In an effort to normalize the cannabis industry and expand the knowledge available to researchers on the drug itself, a public company with access to a breadth of user data will launch a national study in Canada to evaluate the effects of cannabis treating anxiety.
Namaste Technologies (CSE:N; OTCMKTS:NXTTF) announced on Wednesday (April 4) the launch of its first national research study, titled “Cannabis for Anxiety Reduction study.” The study will, as its title suggests, evaluate the potential of cannabis being used as a treatment for anxiety disorders.
Sean Dollinger, president, and CEO of Namaste said he believes studies like this one will attract more patients to Namaste. After the markets closed on Wednesday, Namaste increased its share value by 10.34 percent and closed valued at C$1.60 for a share.
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“We plan to undertake additional studies to bring awareness and a better understanding of how medical cannabis can benefit Canadians,” he said.
Namaste revealed it planned to conduct more studies, similar to this initial one in the future. However, the company did not disclose what kind of conditions it intends to investigate treating with cannabis.
In order to be considered for the study, Namaste asks that patients must be over 25 years and have a score of eight or above in the Hospital Anxiety and Depression Scale (HADS). The scale, according to studies, provides a helpful initial diagnosis and serves to track the progression of psychological symptoms.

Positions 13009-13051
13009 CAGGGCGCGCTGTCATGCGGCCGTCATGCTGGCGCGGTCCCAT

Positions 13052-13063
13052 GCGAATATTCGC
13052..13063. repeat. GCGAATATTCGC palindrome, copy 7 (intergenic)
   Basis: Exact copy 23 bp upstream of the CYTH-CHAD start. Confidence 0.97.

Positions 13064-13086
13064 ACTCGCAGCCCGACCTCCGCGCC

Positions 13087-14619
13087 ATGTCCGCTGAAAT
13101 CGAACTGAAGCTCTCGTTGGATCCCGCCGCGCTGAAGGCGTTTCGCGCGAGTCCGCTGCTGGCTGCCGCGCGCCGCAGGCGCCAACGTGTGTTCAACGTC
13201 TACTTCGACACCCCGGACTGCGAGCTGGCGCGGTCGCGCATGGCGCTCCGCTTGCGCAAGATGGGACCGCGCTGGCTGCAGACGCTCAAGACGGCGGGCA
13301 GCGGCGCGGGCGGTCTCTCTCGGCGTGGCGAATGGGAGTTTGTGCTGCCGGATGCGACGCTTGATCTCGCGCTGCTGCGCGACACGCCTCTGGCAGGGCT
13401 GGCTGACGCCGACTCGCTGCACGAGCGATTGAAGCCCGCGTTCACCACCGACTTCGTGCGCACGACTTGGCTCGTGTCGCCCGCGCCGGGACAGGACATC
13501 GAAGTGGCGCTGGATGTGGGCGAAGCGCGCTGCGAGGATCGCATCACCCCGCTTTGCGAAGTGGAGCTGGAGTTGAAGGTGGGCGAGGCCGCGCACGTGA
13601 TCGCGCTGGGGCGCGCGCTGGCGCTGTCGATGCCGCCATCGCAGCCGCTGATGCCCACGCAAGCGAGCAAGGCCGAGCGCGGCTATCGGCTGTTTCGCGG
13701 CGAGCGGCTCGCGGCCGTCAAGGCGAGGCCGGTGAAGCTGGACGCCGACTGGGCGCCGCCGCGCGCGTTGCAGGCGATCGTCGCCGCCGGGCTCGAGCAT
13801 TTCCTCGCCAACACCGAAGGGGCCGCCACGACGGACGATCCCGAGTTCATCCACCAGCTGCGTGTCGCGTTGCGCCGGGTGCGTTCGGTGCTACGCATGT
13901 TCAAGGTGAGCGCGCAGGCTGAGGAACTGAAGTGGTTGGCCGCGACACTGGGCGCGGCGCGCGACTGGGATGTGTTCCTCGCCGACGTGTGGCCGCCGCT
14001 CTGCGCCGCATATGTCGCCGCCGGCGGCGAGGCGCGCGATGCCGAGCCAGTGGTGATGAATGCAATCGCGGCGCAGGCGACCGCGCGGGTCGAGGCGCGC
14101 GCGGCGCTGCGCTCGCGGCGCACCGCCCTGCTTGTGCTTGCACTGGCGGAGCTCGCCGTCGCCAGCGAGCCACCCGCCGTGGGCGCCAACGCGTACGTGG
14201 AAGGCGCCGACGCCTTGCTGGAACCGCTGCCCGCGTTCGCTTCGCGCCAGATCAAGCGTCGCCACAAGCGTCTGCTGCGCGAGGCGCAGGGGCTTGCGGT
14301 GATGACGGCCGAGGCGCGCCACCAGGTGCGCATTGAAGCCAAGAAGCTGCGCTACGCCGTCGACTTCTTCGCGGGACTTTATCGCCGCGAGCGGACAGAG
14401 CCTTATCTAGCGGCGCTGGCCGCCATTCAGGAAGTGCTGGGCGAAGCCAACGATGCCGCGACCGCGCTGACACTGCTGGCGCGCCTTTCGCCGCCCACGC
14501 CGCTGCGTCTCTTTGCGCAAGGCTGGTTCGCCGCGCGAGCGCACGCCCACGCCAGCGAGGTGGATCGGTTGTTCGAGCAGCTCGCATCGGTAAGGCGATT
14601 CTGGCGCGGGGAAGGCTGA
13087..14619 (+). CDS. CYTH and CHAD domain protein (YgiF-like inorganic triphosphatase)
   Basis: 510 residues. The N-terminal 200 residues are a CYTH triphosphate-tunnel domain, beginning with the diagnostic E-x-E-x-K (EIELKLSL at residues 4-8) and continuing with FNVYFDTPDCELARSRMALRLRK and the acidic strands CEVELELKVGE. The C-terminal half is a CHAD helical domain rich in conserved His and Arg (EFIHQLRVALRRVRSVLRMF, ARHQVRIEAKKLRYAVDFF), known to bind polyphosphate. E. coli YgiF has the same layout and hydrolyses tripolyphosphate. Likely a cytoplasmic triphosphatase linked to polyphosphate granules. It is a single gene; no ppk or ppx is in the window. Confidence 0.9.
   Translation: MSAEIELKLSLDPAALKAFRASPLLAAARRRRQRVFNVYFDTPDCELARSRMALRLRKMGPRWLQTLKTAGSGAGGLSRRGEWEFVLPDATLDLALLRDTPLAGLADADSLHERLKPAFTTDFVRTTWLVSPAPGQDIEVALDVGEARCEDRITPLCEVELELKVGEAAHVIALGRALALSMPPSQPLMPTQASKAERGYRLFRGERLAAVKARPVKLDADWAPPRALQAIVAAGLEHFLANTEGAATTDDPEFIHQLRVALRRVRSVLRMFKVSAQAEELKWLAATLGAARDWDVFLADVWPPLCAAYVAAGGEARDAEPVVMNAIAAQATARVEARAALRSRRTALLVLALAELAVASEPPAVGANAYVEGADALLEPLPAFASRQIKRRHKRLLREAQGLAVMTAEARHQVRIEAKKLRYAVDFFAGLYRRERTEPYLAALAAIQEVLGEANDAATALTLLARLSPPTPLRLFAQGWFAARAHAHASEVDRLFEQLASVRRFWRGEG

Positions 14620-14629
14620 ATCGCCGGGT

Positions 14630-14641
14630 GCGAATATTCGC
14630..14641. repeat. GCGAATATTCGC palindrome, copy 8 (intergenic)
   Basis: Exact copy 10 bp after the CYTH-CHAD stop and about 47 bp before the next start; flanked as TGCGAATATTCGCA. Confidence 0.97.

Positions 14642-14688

Namaste said the results from the study may be published in a medical publication at a later date. According to the company, the study will take place during a three month period for each patient.
“The study will be submitted for approval to the Veritas Independent Review Board (IRB) prior to commencement,” the company said.
In March Dollinger told the Investing News Network (INN) he had not decided just how the company would monetize the data it was collecting through its NamasteMD platform. “Right now we believe the most important thing is collecting that data for future use.”
Need for more cannabis research crucial, experts agree
Last year Dave Berg, chief technology officer for a software company, Strainprint–a company with a focus on the cannabis industry–told INN the lack of sophisticated research about the drug has impacted the development of novel therapies for patients using cannabis.
“[I]t’s been very difficult for people to study cannabis in a clinical way, but there’s been a ton observational data… There’s no really strong observational data set that allows us to make proper decisions,” Berg said.
“I think we are going to see more [cannabis research data] even sooner than 15 years,” Argudo told INN when asked if he expects the amount of cannabis research to increase over that period.
Government support for research is coming in Canada
As part of its endeavor on the legalization of cannabis, the Canadian government announced it will be spending C$20 million for cannabis research as indicated in its 2018 budget.
The money will be split with C$10 million going to the Mental Health Commission to “assess the impact of cannabis use on the mental health of Canadians.”
The remaining C$10 million will go to the Canadian Centre on Substance Use and Addiction for general research purposes. Both sums will be given over five years.
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Securities Disclosure: I, Bryan Mc Govern, hold no direct investment interest in any company mentioned in this article.
Editorial Disclosure: High Hampton Holdings is a client of the Investing News Network. This article is not paid-for content.